Appeal of C.Z. from actions of the Board of Education of the Jordan-Elbridge Central School District and board member J.P. regarding student information.

Decision No. 16,450

(January 25, 2013)

The Law Firm of Frank W. Miller, attorneys for respondents, Frank W. Miller, Esq., of counsel

KING, JR., Commissioner.--Petitioner appeals certain acts allegedly committed by the Board of Education of the Jordan-Elbridge Central School District (“respondent board”) and board member J.P. (collectively “respondents”).  The appeal must be dismissed.

During the 2009-2010 school year, petitioner’s husband was the principal of Jordan-Elbridge High School, where her daughter was a senior.  Petitioner alleges that J.P. made disparaging remarks about her husband at the board’s May 18, 2010 annual meeting and was involved in a “plan” to remove her husband from his position.  Thereafter, at a meeting held in spring 2010 with petitioner’s husband, a representative of respondent board, and the board’s attorney, the issue of the absences of petitioner’s daughter from school arose.  Petitioner claims that at this meeting, the board’s attorney, an acquaintance of J.P., disclosed and discussed her daughter’s confidential medical information with the board, in violation of the federal Family Educational Rights and Privacy Act (“FERPA”).  Although the parties dispute whether petitioner’s husband disclosed this information to the board, petitioner claims that J.P. was the original source of delivery of this information to the board and its attorney.  Petitioner also claims that in July 2010, she asked to discuss the matter with the board in an executive session, and that the board denied her request in September 2010.  This appeal ensued.

Petitioner argues that respondents’ alleged actions were “inappropriate and/or in violation of the Education Law and FERPA” and seeks an order admonishing respondents therefor. 

Respondent argues, inter alia, that the appeal must be dismissed on several procedural grounds, including lack of subject matter jurisdiction and standing, untimeliness, and failure to state a claim upon which relief may be granted. 

The Commissioner lacks jurisdiction to consider FERPA claims.  The United States Secretary of Education, not the Commissioner, has jurisdiction over alleged FERPA violations (20 U.S.C. §1232[g]; 34 CFR Part 99; Appeal of G.H.L., 46 Ed Dept Rep 571, Decision No. 15,598; Appeal of R.J.M., 46 id. 286, Decision No. 15,509; Appeal of R.J.M., 46 id. 262, Decision No. 15,502).  Accordingly, petitioner’s claims that respondents disclosed her daughter’s medical condition in violation of FERPA must be dismissed.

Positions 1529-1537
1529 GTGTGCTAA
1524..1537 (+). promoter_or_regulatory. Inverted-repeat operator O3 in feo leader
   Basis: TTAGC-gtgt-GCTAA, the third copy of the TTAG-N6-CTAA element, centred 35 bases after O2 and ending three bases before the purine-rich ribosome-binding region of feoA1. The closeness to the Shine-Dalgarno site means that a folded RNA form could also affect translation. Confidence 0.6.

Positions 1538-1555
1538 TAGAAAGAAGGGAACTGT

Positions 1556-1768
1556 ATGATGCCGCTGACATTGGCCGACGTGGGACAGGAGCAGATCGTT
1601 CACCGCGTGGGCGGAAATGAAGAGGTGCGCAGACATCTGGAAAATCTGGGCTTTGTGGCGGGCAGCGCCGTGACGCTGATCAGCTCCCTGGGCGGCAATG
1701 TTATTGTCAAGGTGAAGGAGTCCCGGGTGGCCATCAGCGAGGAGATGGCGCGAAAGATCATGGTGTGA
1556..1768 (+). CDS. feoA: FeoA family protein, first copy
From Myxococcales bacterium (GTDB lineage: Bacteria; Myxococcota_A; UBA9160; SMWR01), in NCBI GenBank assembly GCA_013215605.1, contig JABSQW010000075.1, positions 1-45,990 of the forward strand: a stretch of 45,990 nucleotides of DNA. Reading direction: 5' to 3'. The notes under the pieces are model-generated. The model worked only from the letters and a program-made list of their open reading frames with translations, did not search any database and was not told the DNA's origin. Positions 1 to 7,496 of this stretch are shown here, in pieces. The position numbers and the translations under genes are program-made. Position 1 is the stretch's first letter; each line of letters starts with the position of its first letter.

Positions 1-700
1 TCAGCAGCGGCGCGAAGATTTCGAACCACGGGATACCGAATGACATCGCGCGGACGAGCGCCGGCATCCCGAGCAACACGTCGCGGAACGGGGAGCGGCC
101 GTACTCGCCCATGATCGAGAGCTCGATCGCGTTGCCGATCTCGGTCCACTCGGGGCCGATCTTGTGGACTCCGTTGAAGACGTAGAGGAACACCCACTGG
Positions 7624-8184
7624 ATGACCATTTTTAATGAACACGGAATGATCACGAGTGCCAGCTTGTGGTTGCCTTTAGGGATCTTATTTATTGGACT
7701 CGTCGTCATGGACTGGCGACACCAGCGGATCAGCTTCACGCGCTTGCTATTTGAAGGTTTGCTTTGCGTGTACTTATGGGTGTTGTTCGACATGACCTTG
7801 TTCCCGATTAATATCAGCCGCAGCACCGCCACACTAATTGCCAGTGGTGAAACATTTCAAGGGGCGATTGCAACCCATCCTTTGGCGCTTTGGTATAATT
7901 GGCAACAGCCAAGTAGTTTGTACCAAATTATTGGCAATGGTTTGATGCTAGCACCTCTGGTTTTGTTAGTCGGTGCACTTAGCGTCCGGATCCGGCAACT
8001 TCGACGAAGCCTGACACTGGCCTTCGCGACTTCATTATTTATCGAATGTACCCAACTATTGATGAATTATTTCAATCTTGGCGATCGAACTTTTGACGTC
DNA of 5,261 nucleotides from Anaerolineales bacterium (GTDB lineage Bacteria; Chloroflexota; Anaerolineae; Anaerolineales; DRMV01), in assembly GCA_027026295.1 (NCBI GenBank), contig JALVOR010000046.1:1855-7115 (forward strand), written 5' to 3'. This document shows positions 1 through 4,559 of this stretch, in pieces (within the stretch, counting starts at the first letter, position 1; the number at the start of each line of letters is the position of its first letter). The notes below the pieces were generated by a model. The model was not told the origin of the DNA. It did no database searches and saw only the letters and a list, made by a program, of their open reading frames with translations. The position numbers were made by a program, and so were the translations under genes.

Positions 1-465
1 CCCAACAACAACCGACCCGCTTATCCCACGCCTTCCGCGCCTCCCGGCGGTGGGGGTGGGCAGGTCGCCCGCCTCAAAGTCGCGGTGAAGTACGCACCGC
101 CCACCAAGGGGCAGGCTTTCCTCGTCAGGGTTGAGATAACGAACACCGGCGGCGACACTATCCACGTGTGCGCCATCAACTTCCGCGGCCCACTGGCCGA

To the extent petitioner alleges that J.P. made disparaging remarks against her husband on May 18, 2010, such claims must be dismissed as untimely.  An appeal to the Commissioner must be commenced within 30 days from the making of the decision or the performance of the act complained of, unless any delay is excused by the Commissioner for good cause shown (8 NYCRR §275.16; Appeal of Lippolt, 48 Ed Dept Rep 457, Decision No. 15,914; Appeal of Williams, 48 id. 343, Decision No. 15,879).  Petitioner commenced this appeal in October 2010, more than 30 days after the alleged conduct.  Accordingly, such claims are untimely and must be dismissed.   

Although not clearly articulated, to the extent petitioner attempts to allege violations of the Open Meetings Law through her claims that respondents declined to allow her to attend and to discuss certain issues at an executive session, such claims must also be dismissed.  Public Officers Law §107 vests exclusive jurisdiction over complaints alleging violations of the Open Meetings Law in the Supreme Court of the State of New York, and alleged violations thereof may not be adjudicated in an appeal to the Commissioner (Appeal of McColgan and El-Rez, 48 Ed Dept Rep 493, Decision No. 15,928; Applications and Appeals of Del Río, et al., 48 id. 360, Decision No. 15,886). 

With respect to petitioner’s request for a finding that respondents’ actions were “in violation of the Education Law,” petitioner has failed to allege which specific provision(s) of the Education Law she contends were violated and has failed to establish that respondents violated any specific provisions of such law.  In an appeal to the Commissioner, a petitioner has the burden of demonstrating a clear legal right to the relief requested and the burden of establishing the facts upon which petitioner seeks relief (8 NYCRR §275.10; Appeal of Aversa, 48 Ed Dept Rep 523, Decision No. 15,936; Appeal of Hansen, 48 id. 354, Decision No. 15,884; Appeal of P.M., 48 id. 348, Decision No. 15,882).  Accordingly, petitioner has not carried her burden on claim that respondents violated the Education Law.     

Finally, to the extent petitioner requests that I admonish respondents for their alleged misconduct, such claim must also be dismissed.  It is well established that I do not have the authority to censure or reprimand a board member (Appeal of Oglesby, 51 Ed Dept Rep, Decision No. 16,311; Appeal of Kozak, 39 id. 278, Decision No. 14,237; Appeal of Kane, 34 id. 116, Decision No. 13,251).  I further note that to the extent petitioner seeks an advisory opinion, the Commissioner does not issue advisory opinions or declaratory rulings in an appeal pursuant to Education Law §310 (Appeal of a Student with a Disability, 48 Ed Dept Rep 411, Decision No. 15,899; Appeal of Waechter, 48 id. 261, Decision No. 15,853).

In light of this disposition, I need not consider the parties’ remaining contentions.

THE APPEAL IS DISMISSED.

END OF FILE.